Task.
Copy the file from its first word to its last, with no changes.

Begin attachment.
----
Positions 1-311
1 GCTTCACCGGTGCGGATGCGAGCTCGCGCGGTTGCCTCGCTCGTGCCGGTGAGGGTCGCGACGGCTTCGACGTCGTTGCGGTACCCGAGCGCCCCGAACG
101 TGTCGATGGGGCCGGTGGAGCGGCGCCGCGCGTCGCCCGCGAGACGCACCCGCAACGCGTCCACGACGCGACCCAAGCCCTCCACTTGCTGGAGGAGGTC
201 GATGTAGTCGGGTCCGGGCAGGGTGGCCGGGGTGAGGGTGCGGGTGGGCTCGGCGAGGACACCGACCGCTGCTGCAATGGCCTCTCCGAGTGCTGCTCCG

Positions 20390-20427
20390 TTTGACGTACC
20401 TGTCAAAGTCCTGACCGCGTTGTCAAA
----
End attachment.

Positions 1-311
1 GCTTCACCGGTGCGGATGCGAGCTCGCGCGGTTGCCTCGCTCGTGCCGGTGAGGGTCGCGACGGCTTCGACGTCGTTGCGGTACCCGAGCGCCCCGAACG
101 TGTCGATGGGGCCGGTGGAGCGGCGCCGCGCGTCGCCCGCGAGACGCACCCGCAACGCGTCCACGACGCGACCCAAGCCCTCCACTTGCTGGAGGAGGTC
201 GATGTAGTCGGGTCCGGGCAGGGTGGCCGGGGTGAGGGTGCGGGTGGGCTCGGCGAGGACACCGACCGCTGCTGCAATGGCCTCTCCGAGTGCTGCTCCG

Positions 20390-20427
20390 TTTGACGTACC
20401 TGTCAAAGTCCTGACCGCGTTGTCAAA